RC – that’s why I said “most likely” – I have raised the possibility, which is relatively defensible, rather than stated a direct fact. :)

    And you wouldn’t be sued by these guys but rather by their parents.

  • frosh says:

    Sadducee,

    You wrote:

    I would be curious to examine their early childhoods before making such a blanket statement – it is possible that they were exposed to classical Christian anti-semitism through particular ethnic community religious groups as children – but that is purely speculative of course.

    However, these perps were drinking heavily and already had a recent history of violent criminal behaviour unrelated to anti-Semitism, including the assault of a police officer.

    Did they get that from their church also?

    Far more likely, the problem with these perps is not that they were listening to their Christian preachers and practicing Christian parents – the problem is that they were NOT listening to their preachers and their parents!

  • Jenny says:

    I live in Bondi, not far from where the attack happened.
    I can’t tell you how gross and disgusting the whole suburb is on friday and saturday nights – quite, quite different to how it is during the week.

    On the weekend, it’s much as you will have read in reports about King’s Cross – an influx of people coming in from outside to drink, drink, drink, except that in the case of Bondi, it isn’t cash-strapped teenagers from the far-flung suburbs, it’s boofheat footy players, cahsed up men with big biceps and too much agro. There are ALWAYS brawls outside the Beach Rd Hotel (where the perpetrators had been drinking) and often inside the pub too. And when I say boofhead, I mean the sort of people who would pick on anyone with an accent, anyone looking distinctly un-sporty, dare I say, peaceful.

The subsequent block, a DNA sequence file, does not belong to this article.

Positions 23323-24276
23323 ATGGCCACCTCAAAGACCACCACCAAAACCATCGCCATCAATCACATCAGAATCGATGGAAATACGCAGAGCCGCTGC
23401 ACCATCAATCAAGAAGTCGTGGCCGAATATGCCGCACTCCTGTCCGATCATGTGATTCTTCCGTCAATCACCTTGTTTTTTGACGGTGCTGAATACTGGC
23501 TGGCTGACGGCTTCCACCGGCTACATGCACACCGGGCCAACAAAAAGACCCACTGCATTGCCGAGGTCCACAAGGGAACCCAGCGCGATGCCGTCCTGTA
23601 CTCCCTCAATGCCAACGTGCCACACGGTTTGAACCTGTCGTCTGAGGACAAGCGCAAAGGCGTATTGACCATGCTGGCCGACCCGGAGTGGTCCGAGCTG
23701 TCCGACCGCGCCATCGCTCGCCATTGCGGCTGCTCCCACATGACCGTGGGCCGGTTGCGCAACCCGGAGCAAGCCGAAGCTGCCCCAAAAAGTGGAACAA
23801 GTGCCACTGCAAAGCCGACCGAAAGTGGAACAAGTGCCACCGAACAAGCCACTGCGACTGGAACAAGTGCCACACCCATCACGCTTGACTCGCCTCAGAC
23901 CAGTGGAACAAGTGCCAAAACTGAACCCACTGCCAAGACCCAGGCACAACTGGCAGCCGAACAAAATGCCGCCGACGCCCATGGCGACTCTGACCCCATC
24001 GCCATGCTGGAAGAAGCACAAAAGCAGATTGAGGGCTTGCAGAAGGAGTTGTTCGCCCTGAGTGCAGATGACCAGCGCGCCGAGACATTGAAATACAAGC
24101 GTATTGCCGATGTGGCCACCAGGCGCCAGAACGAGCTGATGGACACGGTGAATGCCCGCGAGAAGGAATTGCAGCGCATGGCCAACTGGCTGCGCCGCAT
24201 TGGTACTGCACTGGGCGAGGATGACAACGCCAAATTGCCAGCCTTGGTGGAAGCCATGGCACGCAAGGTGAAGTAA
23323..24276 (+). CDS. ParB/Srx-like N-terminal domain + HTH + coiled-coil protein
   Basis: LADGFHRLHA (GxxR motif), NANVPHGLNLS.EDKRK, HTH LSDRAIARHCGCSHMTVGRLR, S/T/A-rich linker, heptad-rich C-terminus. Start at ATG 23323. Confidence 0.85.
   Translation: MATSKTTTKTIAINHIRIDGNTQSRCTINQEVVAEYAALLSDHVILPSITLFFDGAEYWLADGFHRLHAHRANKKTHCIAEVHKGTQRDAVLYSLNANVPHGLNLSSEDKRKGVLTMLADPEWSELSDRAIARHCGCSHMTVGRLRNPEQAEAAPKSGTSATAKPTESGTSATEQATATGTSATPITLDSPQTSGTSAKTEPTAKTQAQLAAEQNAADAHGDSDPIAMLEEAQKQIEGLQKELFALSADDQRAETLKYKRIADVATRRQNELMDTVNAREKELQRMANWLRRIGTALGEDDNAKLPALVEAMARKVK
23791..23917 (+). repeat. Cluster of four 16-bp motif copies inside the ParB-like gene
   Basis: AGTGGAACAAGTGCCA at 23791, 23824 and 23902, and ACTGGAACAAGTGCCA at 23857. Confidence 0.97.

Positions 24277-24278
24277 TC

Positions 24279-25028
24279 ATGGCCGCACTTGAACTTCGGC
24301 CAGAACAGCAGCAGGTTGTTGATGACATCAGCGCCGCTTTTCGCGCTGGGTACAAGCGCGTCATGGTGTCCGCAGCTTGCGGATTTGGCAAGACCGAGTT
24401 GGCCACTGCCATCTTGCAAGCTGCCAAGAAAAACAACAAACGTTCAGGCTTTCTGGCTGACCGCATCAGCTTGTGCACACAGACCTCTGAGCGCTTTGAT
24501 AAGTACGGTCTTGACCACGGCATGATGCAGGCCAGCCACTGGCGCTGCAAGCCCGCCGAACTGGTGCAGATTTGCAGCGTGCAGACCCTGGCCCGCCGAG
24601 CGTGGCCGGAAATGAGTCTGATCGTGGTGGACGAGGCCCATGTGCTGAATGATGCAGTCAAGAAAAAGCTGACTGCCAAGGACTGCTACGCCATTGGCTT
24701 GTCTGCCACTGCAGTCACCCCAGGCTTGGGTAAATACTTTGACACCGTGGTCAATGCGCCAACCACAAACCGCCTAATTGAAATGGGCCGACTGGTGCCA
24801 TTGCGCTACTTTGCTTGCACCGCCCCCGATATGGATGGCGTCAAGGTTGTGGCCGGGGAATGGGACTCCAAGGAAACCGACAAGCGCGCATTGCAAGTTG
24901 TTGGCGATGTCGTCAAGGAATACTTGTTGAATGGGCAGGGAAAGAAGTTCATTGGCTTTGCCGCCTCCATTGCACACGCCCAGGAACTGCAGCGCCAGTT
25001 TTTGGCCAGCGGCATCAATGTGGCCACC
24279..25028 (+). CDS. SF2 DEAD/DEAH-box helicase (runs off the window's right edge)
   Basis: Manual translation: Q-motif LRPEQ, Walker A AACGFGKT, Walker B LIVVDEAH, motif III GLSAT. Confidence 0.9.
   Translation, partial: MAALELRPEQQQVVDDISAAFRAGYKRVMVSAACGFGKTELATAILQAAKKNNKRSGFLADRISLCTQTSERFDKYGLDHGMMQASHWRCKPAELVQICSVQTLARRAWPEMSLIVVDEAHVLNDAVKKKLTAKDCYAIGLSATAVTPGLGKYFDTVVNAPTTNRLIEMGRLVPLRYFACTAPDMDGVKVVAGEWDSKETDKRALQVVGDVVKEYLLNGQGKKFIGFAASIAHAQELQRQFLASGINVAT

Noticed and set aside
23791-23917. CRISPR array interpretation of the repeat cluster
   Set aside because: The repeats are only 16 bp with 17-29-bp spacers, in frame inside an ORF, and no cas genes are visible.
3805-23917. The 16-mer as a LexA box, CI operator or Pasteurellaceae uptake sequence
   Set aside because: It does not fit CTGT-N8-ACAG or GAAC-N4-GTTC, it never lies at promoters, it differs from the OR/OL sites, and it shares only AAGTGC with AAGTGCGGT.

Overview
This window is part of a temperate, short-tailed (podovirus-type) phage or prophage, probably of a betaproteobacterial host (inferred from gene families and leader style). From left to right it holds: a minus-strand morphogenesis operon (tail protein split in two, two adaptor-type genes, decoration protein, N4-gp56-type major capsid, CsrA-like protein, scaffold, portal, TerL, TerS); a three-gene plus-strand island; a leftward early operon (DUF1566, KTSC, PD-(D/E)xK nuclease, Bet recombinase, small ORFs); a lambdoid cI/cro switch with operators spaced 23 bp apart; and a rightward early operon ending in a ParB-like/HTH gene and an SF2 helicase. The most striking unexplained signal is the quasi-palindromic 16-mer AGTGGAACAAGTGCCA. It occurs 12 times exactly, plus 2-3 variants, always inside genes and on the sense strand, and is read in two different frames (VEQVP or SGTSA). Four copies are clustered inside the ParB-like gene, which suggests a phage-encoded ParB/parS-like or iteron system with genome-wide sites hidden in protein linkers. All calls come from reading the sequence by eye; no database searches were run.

I hope the anti-discrimination board investigates thoroughly, but I am positive that the attack could just have easily happened to an Indian family or somesuch, walking down the street quietly at the wrong time.

    Outside of Friday and Saturday nights, there is a such a visible and significant Jewish presence in Bondi that it would be quite bizarre to think of any such thing happening.

  • TheSadducee says:

    frosh

    I’m not sure we are on the same page so I’ll try to explain – a person’s upbringing can provide them with values/beliefs which are completely antithetical to their current behaviours/beliefs/values – an atheist brought up in a religious fundamentalist family is a good example.

    Similarly, Christian anti-semitism can be instilled in a child who then goes on to become a drunken lout who exhibits little/no Christian values – nonetheless, they still maintain their anti-Jewish beliefs at some level.

    Isn’t this generally the nature of prejudice/bigotry?

    Whatever the case, it is purely speculative but it would be interesting to see what exactly is being taught in ethnic community religious groups concerning Judaism.

  • letters in the age says:

    http://www.smh.com.au/articles/2005/12/26/1135445527191.html

    Its a conservative government.

    The ugly anglo comes out to play.

    Isolated incident but sadly as this article suggests it’s not amongst lower socio-economic groups only.

    Shalom

  • frosh says:

    I have to agree with Jenny. These perps probably would have attacked anyone who looked a little bit different, be it different clothing, a limp, or whatever.

    Sadducee, your argument fails Occam’s razor.

    http://en.wikipedia.org/wiki/Occam's_razor

  • Reallity Check says:

    Frosh, as the last paragraph says in your Wikipedia reference, Occam’s razor is not recognised as a scientifically irrefutable result, not to different to Murphy’s Law.